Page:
[Look for your weekly fix from the one and only Henry Rollins right here on West Coast Sound every Thursday, and come back tomorrow for the awesomely annotated playlist for his Saturday KCRW broadcast.]
We are in beautiful Olympia, Wash. My shows in Hawaii and Alaska are behind me, and a few hours from now I will be onstage at the Capitol Theater for show No. 3 of the Capitalism Tour, which will take in all 50 state capitals, ending on the eve of the election in Washington, D.C.
I had never been to Juneau, Alaska, before. It was incredibly beautiful and the audience was great, even the drunks who engaged in a conversation at my 11 o'clock for a good part of the night. If you ever get a chance to go up there, I recommend you head straight for Tracy's King Crab Shack, where you will find some of the best-tasting Paralithodes camtschaticus you have ever had.
I have been reflecting quite a bit on the Republican and Democratic National Conventions, which are still causing quite a bit of conversation over America and the world all these days later.
I thought the unbearably saccharine Ann Romney talking to the help and the altogether odd Clint Eastwood serenading a chair routines were going to be the takeaway from the conventions. I mean, how could you hope to top those two? I wasn't inspired at all, but sure was tripped out just how weird they were.
What I wasn't prepared for was how moving and inspiring many of the speakers at the DNC were.
The two parties now have clearly defined and differentiated themselves. One willingly, openly, charismatically; the other cautiously, obtusely and seemingly on a need-to-know basis. I think this will allow voters to make a choice between the two “sides,” which are, at this point, almost the inverse of the other.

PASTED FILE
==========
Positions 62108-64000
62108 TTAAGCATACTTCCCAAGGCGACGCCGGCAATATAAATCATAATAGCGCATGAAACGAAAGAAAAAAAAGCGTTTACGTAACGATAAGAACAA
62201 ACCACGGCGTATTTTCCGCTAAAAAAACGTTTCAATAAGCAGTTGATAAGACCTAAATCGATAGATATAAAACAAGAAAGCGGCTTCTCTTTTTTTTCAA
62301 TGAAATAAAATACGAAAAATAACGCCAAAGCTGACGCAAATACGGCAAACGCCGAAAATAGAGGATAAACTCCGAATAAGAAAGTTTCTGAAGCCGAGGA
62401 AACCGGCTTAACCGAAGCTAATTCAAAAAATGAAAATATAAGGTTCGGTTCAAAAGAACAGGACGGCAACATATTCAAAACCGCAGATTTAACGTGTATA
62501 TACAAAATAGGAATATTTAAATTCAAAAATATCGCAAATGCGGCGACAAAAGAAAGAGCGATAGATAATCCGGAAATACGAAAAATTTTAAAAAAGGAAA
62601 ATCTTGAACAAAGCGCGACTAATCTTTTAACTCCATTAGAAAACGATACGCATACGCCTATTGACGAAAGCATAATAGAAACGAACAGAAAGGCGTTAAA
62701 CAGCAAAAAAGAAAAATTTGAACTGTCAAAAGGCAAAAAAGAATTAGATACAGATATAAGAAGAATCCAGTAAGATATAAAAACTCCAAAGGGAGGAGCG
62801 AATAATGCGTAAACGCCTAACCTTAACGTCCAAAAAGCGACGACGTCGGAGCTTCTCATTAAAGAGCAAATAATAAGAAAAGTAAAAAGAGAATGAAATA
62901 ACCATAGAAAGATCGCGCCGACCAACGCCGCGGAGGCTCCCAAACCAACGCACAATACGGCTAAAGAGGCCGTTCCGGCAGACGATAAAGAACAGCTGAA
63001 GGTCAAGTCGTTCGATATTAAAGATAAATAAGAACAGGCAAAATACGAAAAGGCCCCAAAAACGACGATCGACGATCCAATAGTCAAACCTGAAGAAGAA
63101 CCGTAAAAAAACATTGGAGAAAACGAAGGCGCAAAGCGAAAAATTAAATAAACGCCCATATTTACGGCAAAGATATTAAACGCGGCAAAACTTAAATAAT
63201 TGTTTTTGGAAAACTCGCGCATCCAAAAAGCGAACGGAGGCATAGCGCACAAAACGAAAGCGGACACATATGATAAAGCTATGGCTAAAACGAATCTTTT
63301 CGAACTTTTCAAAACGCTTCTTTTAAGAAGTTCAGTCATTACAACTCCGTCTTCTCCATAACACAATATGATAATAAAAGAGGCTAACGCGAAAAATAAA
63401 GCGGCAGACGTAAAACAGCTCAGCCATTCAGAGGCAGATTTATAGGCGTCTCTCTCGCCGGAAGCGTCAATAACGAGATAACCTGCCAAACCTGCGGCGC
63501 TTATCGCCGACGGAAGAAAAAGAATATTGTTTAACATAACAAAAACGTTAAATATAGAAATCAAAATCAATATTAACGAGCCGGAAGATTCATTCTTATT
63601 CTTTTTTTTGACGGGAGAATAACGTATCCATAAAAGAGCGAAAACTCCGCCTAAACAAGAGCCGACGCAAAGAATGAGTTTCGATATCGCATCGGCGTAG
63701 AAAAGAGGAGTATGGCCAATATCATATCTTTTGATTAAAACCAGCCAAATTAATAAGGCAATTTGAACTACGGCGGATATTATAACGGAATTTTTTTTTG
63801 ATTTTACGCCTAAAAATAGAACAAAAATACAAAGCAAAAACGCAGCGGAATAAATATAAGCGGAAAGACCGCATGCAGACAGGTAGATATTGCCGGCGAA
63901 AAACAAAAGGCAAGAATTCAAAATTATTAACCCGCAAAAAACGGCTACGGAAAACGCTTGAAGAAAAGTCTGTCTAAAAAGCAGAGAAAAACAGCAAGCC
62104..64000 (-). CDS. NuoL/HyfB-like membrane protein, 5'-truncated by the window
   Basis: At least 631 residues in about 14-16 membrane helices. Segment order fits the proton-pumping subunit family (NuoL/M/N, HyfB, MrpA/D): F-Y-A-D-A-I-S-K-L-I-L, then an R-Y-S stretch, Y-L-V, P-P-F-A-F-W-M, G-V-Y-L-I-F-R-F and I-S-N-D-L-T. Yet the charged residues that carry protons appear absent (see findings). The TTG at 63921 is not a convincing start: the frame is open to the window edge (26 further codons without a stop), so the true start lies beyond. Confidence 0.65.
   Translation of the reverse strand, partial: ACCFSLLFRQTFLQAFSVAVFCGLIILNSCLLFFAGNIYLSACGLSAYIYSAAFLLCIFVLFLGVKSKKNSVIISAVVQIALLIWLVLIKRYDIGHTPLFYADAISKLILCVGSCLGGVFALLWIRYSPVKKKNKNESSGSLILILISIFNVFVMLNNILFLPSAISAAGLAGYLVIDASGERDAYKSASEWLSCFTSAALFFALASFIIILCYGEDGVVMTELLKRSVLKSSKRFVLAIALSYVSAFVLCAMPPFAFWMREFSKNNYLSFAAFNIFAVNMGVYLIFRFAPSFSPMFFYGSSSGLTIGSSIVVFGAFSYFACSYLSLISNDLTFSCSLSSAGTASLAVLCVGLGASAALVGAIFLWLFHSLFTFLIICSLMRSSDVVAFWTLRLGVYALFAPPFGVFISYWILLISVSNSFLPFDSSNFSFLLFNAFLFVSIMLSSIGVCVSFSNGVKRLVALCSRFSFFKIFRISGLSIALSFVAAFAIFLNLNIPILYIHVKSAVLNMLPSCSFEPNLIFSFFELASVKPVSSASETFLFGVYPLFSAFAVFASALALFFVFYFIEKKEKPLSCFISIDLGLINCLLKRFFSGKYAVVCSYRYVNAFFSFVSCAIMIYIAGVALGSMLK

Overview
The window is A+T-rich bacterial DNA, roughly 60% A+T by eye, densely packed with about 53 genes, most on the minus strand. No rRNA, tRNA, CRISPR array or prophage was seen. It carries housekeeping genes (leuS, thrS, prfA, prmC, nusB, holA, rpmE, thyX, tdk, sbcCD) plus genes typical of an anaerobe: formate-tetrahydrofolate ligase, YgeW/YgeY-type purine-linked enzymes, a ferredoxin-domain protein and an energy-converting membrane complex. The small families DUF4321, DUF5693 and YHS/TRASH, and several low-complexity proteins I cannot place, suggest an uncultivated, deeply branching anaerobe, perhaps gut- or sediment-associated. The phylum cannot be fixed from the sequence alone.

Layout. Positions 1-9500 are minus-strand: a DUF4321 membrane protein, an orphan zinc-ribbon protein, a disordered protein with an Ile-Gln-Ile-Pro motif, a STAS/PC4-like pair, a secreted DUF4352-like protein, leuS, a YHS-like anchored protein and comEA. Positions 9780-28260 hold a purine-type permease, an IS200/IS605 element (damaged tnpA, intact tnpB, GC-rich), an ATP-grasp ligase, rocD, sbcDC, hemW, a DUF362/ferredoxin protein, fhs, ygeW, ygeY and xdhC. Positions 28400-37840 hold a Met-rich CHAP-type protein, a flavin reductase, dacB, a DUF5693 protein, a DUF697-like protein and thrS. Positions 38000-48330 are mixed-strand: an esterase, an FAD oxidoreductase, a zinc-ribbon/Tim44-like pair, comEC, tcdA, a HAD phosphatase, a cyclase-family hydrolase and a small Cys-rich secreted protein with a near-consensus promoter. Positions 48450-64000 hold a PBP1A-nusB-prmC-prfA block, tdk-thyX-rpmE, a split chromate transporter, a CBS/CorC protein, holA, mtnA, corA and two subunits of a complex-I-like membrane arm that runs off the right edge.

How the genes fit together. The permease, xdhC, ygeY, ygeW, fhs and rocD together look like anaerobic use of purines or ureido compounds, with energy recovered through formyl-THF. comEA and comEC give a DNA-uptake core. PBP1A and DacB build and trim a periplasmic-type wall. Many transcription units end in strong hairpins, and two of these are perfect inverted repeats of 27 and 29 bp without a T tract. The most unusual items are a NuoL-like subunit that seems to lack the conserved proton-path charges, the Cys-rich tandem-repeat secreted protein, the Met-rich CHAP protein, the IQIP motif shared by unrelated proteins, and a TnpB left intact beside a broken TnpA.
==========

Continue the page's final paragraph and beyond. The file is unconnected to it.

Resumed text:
Both Mr. Obama and Mr. Romney face great challenges. A lot of people have a strong dislike of Mr. Obama, and they will comprise a major portion of Mr. Romney's base, which is not the best thing. The number of people who are actual supporters of Mr. Romney could very well be less than the Donner Party, whose members they sadly resemble in many ways.
He is an amazingly hard man to like or understand, the Mitt. I was really hoping Herman Cain was going to be the Republican rainmaker. He was the funniest.
I, for one, am happy to again be able to vote for one rather than against the other. The former is far more gratifying and statistically advantageous.
The more I learn about Mr. Romney, the less there is to admire. Matt Taibbi wrote a very interesting piece on the man in Rolling Stone recently called “Greed and Debt: The True Story of Mitt Romney and Bain Capital.” The piece lays it out in classic Taibbi fashion: solidly fact-based and smart-assed. I am an extra big fan.
The problem is that the people who should read it won't, and those who do are already pretty switched on anyway. Popular priorities can be understood by looking at these fast stats. At the time of this writing, Taibbi has about 96,000 Twitter followers. Kim Kardashian has more than 16 million.